By TAYLOR COOPER
COVID-19 has put the kibosh on most sports programs, but Coastal Outreach Soccer isn’t letting that get in the way of keeping kids physically and mentally active.
“We’re encouraging our kids as much as they can to focus on completing their assignments academically as well as getting them the resources they’re in need of to do that,” said Shawn Williams, executive director of the sports and academic mentoring program.
With schools shut down and a statewide social distancing mandate in effect, Williams said that means getting educational material and supplies, including laptops, home-delivered to children in the program.
“We are actually looking at starting some virtual STEM activities, purchasing kits that we’ll be able to give kids to do a virtual class with them,” Williams said. “What we’ve been looking at is what can we do to keep them engaged.”
Keeping kids active, both mentally and physically, is especially important when so many are cooped up inside.
Without an outlet, like the soccer team, to blow off some of their energy, Williams said Coastal Outreach Soccer is doing what it can.
“All our kids have been given some drills and stuff they can do at home,” Williams said. “We give them a soccer ball and a drill sheet so they can go out to the yard and do some drills each day.
“We’ve had some kids take videos of what they’re doing in their yard so we can share those with the teams and families to encourage them to keep active.”
The program has also taken up delivering food to families whose breadwinners are furloughed or laid off.
“Our program has always been about identifying the needs of our children and families, and making that adjustment to help them meet those needs,” Williams said.
The food was donated by local restaurants through the Meals to Heal program and Rich’s, while a lot of the money for school supplies came from an emergency charity fund to help local families dealing with the fallout from the COVID-19 outbreak.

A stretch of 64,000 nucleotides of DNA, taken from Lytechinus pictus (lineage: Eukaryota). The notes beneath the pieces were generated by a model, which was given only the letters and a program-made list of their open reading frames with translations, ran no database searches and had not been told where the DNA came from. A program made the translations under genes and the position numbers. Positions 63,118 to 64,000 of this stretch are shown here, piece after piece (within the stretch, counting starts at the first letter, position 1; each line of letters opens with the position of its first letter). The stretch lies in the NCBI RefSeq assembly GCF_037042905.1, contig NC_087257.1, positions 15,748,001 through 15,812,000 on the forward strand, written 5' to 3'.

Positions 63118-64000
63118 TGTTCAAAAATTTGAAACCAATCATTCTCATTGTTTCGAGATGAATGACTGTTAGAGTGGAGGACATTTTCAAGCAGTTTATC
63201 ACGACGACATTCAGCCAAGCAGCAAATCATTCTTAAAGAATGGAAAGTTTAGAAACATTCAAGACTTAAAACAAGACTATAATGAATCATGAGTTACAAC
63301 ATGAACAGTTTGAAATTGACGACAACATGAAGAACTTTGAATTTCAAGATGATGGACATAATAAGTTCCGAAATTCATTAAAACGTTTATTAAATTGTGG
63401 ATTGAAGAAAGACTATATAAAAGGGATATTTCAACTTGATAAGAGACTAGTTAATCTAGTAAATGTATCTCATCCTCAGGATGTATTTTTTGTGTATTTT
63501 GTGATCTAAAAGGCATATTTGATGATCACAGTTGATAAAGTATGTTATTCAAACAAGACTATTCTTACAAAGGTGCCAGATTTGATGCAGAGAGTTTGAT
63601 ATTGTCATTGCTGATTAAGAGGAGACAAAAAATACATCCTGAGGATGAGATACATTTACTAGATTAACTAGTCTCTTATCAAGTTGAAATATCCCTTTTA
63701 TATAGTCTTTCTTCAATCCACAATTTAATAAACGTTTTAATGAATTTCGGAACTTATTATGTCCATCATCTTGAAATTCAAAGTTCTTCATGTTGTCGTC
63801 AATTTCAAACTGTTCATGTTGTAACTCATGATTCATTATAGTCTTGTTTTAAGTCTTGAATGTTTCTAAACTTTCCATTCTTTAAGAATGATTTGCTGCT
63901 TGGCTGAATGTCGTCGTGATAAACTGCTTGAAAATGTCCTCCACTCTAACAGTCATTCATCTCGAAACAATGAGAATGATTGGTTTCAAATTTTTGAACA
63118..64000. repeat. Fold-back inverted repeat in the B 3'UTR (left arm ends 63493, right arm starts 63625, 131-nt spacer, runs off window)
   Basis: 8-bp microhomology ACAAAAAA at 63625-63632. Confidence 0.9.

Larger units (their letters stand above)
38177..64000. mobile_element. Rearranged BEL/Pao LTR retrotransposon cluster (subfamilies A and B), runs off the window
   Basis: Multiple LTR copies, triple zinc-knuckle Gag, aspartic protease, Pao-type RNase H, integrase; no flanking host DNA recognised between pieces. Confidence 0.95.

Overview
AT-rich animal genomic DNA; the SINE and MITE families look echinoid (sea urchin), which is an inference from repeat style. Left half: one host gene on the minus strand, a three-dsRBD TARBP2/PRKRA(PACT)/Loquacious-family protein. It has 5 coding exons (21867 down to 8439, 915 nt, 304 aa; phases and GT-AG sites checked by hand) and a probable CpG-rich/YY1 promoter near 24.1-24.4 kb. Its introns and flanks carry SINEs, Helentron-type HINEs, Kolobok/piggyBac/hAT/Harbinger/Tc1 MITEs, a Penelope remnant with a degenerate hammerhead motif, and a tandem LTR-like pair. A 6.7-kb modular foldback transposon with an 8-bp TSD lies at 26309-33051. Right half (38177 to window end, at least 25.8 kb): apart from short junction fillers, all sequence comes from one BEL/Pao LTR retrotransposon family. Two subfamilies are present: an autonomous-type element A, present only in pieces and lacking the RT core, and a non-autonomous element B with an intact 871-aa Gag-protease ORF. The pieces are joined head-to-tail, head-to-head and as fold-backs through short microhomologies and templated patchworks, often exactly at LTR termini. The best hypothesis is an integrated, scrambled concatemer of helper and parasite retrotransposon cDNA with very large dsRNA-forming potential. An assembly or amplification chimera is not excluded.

“Coastal Outreach Soccer is one of fourteen local nonprofit organizations that received a grant award in the first distribution from the Community Emergency Needs Fund,” said Virginia Brown, president and CEO of United Way of Coastal Georgia, which manages the fund along with the Communities of Coastal Georgia Foundation.
So far, $400,000 has been donated to the fund and $100,000 has been awarded to local groups to “provide basic needs such as food, clothing, shelter, water, prescriptions, healthcare and transportation to work and medical care.”
For more information, visit coastalgeorgiafoundation.org/news/coronavirus.
Coastal Outreach Soccer has also been involved in giving back to health care workers during these uncertain times. When Brunswick High alum and Philadelphia Eagles cornerback Darius Slay donated 175 meals to Southeast Georgia Health System team members, it was Coastal Outreach Soccer who helped deliver the meals.
Slay has been involved with the program for years, hosting camps and providing support for the program.
The support that Coastal Outreach Soccer has gotten over the years has been put to great use.
The program was founded in 2004 as an after-school program aimed at underserved and low-income families. COS had 15 players at the time.
Since then, the organization has grown to support more than 200 children between the ages 4 and 18 years old. Their academic endeavors have as successful as the program’s athletic ones with a 100 percent graduation rate since 2014.
Visit www.coastaloutreachsoccer.com for more information about the program or to make a donation.